I remember it well: the gnawing, gut-wrenching pain. The waking up every night at the same time — 2:43 a.m. for me — because apparently the universe likes to remind you of your hauntingly empty bed. The bursting into the most ugly of ugly tears in the Jack in the Box drive-thru due to an ill-timed realization that it is, indeed, over.
And yes, I’d like the seasoned curly fries with that, thank you kindly.
For those of us who’ve been through the pain of an unexpected separation or divorce, there are certain aspects of the process by which you can practically set your watch. And one of them is this:
More people than you can possibly imagine will offer up the most trite of expressions and seemingly hollow words of encouragement.
Here’s something you may not want to hear, but you need to hear: You need to hear these trite expressions and seemingly hollow words of encouragement. And you need to believe them, too.
Well, some of them.
I was the girl who rolled my eyes as they were offered up, only to sink down and resume the familiar fetal position on the kitchen floor next to the dishwasher. I was the so-called bitter chick who glared and balked at the mere suggestion of a “better” tomorrow. I was the inconsolable, jilted ex who lost 30 pounds in 30 days because I did nothing during that first month except take care of my children and cry.
But guess where I am now? It's six years later and I am married again with a brand new surprise baby. I am older and wiser, I am less trusting and naￃﾯve but still fundamentally me, I am healthy and strong and hopeful yet again for my happy ending.
So yeah, most of these sayings indeed held true.
I’m not such a Pollyanna that I believe that every single one of these expressions holds true for every single one of us. Quite the contrary, in fact. Since my own divorce, the crazy has sometimes reached fever pitch.
But overall, these eight trite expressions do have merit.
1. “It can only get better.” Ah yes, this one. It’s a hum-dinger, because there are times when it actually does get worse. Especially at the beginning. But you know what? In reality, it eventually is the worst it will be. And then it gets better. Presumably, at least. Sharing children with a contentious ex is a special kind of hell that invites the ex into your life over and over again, so beware of this one in those cases (because I’m guessing, personally at least, it might only get better for me when my youngest is 18. But hey, there’s always that.)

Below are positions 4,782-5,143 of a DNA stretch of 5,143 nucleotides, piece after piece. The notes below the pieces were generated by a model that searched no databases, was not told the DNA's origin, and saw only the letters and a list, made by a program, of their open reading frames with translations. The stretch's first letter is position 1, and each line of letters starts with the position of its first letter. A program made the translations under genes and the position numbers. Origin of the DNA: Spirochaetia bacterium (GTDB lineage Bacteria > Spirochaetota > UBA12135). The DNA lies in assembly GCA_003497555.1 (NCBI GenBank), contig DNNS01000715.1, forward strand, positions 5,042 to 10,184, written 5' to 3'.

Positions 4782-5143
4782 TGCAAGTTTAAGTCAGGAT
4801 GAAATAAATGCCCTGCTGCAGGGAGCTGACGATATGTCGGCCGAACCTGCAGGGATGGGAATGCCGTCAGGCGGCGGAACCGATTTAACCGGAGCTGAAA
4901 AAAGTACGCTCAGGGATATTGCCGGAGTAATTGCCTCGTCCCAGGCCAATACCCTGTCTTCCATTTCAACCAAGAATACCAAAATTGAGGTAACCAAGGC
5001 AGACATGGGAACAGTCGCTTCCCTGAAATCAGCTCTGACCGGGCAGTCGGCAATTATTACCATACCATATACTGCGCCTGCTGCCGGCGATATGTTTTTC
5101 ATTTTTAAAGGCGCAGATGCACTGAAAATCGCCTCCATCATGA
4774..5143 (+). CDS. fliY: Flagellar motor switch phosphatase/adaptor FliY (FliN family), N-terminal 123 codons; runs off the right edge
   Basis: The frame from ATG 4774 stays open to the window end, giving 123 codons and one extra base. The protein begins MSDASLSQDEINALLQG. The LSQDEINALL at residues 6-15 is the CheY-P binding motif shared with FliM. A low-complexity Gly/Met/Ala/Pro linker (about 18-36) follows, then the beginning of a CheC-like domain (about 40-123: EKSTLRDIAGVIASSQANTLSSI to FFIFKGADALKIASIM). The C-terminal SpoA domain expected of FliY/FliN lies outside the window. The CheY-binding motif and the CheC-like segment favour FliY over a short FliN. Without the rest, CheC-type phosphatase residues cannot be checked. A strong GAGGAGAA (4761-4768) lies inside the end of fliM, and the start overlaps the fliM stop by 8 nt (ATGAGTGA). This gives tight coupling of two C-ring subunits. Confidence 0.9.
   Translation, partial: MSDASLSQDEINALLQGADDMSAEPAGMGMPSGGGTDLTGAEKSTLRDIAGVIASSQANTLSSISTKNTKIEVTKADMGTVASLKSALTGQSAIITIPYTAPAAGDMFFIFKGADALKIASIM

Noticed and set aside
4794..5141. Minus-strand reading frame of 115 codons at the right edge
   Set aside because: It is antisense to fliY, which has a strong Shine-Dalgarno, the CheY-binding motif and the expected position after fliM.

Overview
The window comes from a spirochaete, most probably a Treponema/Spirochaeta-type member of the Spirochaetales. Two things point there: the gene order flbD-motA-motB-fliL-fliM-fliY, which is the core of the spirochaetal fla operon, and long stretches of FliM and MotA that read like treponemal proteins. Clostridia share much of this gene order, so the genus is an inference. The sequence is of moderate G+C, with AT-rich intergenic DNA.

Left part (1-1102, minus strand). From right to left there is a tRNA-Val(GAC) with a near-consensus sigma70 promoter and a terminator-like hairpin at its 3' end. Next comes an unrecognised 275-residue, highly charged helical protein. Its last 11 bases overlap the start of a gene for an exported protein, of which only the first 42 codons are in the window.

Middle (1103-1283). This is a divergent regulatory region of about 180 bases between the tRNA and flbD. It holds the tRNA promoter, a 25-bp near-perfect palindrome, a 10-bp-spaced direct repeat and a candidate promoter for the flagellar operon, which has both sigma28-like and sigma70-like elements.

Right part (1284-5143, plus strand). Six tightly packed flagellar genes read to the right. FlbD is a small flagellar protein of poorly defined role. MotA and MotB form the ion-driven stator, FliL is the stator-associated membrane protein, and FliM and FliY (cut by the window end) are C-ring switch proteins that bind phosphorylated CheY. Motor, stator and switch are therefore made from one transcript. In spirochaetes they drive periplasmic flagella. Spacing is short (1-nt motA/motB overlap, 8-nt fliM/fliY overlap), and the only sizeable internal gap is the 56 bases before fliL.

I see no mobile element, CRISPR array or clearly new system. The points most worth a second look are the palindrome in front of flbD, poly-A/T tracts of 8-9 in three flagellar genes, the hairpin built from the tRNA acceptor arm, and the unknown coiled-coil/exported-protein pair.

2. “Time heals all wounds.” I will never forget my immediate reaction to this one, uttered by an older (and wiser) friend: I scoffed. Audibly. “This is the kind of pain you don’t ever get over,” I said to her. But just like a mom can “forget” the depth of pain involved in childbirth, so an ex won’t always feel the stabbing, searing pain of the knife of betrayal. It becomes more of a dull ache, a latent throb that needs an occasional massage. But the pain of the ripping flesh of your heart being torn from stem to stern? Not even a conscious memory, given a healthy dose of time.
3. “Someday, you’ll appreciate this.” I’ve said it before, and I’ll say it again: I do not appreciate the way my marriage ended, but I do appreciate the fact that it did, indeed, end. Because now I know who this man really is, not the man he pretended to be for years. So yes, I am very appreciative. And you will be, too. Promise.
4. "You’re better off.” Guess what? I am SO MUCH better off now than I was then. I had a husband who betrayed our vows, who wasn’t the person he pretended to be, who didn’t appreciate me for who I truly was. Now? I have a husband who says he won’t betray our vows (fingers crossed!), a man who doesn’t pretend, a man who appreciates me. And even before meeting my now-husband, I had learned a very difficult lesson: I didn’t need anyone to appreciate me as much as I needed to appreciate me. And I kinda rocked. So there.
5. “You’ll be OK.” Sure, “OK” is relative. And the kind of “OK” you’ll be tomorrow is different than your pre-separation “OK.” But there will come a day when waking up won’t be painful, when you won’t feel like acid is being poured into your eyes when you see your ex and when hearing his or her name won’t knock the wind out of you.
6. “There’s a light at the end of the tunnel.” And yes, I can hear the addendum now: “Too bad it’s an oncoming train.” Not true, I say. You do have to keep focused on the fact that the dark days of the here and now eventually will go away, and that you’ll one day feel whole and complete and happy again. Focus on the prospect of a happier tomorrow, and that day will be here before you know it.
7. “I’m here if you need to talk.” Sometimes in the wake of a bitter separation, the last thing you think you need is to talk. But trust me, it helps. And also trust me when I say that you’ll feel like a total friendship parasite for a while, because you’ll be the one needing the sustenance of support while your friend is the constant giver. But there will be a time when your symbiotic friendship will return, and you’ll no longer be the only one calling for help. Friendships ebb and flow, so feel free to take advantage of the flow of love and support coming your way during this awful time.
8. “I’m sorry.” You’ll hear this from your mail carrier. You’ll hear this from the clerk at the law office. You’ll hear this from your children’s teachers, your clergyman, your dearest friends and your Facebook connections. People don’t know what to say to make it “better,” but they’re doing their best. You need to surround yourself with support right now, so take every single one of those “I’m sorrys" and place it in your personal emotional reserve.
There you go -- my personal top eight list of expressions you’ll hear that you don’t want to hear — but you just have to hear. Any additions or feedback? I’d love to see how you handled these and more, so feel free to share in the comments.